Gardening: Expert offers tips for planting climbing pots
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Rhododendrons are a popular choice for gardens nationwide, with shrubs flowering from spring through to the early summer. With beautiful bright coloured flowers and glossy green leaves, rhododendrons can add a pop of colour to any green space.
Typically rhododendrons are planted in the autumn or spring, preferring acidic soil and sites with dappled shade.
However, take care to avoid any areas with frost pockets or deep shade below trees.
As long as you take care to not let the soil dry out you can plant dwarf rhododendrons in full sunlight.
Make sure you adhere to the planting instructions from any garden centre for your type of rhododendron.
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The Royal Horticultural Society (RHS) advises
- Rhododendrons need moist but well-drained, acid soil between pH 5.0 and 6.0 that is rich in organic matter
- If you have alkaline soil, grow rhododendrons as container plants or see our page on more tolerant species and cultivars. Reducing soil pH is not simple
- Dwarf alpine rhododendrons are effective in a rock garden
- Larger rhododendrons are excellent for woodland gardens
- Compact hybrids are ideal for containers on shaded patios
When it comes to care, try and use rainwater to water your rhododendrons as tap water can contain too much calcium.
This can reduce the soil’s acidity, so collect rainwater whenever you can.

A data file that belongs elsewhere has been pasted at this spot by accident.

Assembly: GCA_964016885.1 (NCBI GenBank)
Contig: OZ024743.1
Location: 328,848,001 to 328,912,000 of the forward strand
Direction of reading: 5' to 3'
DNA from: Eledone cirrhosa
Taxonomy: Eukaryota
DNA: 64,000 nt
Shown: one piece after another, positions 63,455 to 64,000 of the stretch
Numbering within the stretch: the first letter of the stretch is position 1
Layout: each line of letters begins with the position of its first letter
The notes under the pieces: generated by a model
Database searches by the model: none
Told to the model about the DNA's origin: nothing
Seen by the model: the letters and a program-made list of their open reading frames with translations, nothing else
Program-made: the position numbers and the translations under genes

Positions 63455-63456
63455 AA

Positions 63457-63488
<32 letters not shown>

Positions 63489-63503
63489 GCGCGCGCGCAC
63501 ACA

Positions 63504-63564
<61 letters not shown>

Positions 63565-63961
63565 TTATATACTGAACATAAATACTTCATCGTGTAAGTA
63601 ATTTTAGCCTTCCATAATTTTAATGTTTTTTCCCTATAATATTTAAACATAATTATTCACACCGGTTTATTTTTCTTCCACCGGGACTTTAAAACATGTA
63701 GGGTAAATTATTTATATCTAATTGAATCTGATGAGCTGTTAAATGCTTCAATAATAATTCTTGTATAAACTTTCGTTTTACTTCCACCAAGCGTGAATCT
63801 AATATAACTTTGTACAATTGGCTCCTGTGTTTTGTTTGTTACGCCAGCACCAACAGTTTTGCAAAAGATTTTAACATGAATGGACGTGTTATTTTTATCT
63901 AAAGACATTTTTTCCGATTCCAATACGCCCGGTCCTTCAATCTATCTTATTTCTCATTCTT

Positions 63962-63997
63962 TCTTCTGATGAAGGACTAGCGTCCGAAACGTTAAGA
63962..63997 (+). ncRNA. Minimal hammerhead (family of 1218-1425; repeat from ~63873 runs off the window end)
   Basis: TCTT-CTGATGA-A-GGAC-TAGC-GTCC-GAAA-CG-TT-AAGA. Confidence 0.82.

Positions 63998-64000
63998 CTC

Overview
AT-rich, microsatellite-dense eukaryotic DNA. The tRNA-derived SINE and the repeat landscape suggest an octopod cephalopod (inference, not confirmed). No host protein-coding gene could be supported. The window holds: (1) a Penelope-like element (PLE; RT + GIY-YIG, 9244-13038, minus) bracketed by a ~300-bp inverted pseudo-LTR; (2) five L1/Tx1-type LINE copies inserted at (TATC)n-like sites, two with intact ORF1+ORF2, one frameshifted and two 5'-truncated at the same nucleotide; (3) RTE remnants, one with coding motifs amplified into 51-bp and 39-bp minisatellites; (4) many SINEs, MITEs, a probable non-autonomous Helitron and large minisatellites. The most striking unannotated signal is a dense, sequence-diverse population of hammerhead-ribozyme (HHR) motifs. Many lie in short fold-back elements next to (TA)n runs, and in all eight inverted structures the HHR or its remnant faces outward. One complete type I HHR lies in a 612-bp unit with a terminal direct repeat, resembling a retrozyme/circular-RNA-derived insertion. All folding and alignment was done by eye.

You can use tap water during the hot summer months, however, try to only do so for a couple of months.
So when should you prune your rhododendrons? Read on for top tips.
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When to prune rhododendrons UK
You shouldn’t need to prune your rhododendrons too often, only remove dead wood or deadhead any dying flowers.
You can control the size of your plant by cutting it back, however, take care when doing so and keep watered to encourage the plant to grow.
Deadheading can be done once flowers are spent, a method which helps trigger new growth.
Flowers tend to die down in late spring or early summer, depending on when it was planted.
1. Simply take a sharp pair of secateurs and snip away any dead flowers.
You can also cut back the branches at the end of its flowering season.
2. Thompson Morgan also recommends “shortening the branches down to a cluster of leaves once the shrub has finished flowering”.
This “will keep it from getting too big and encourage bushier growth. “
Finally, if you have an established rhododendron, hard pruning can bring it back to life
3. In February or March – when it isn’t frosty – cut back your rhododendron branches hard to the buds.
Make sure to feed the plant, apply mulch and water well if you choose to heavily prune.
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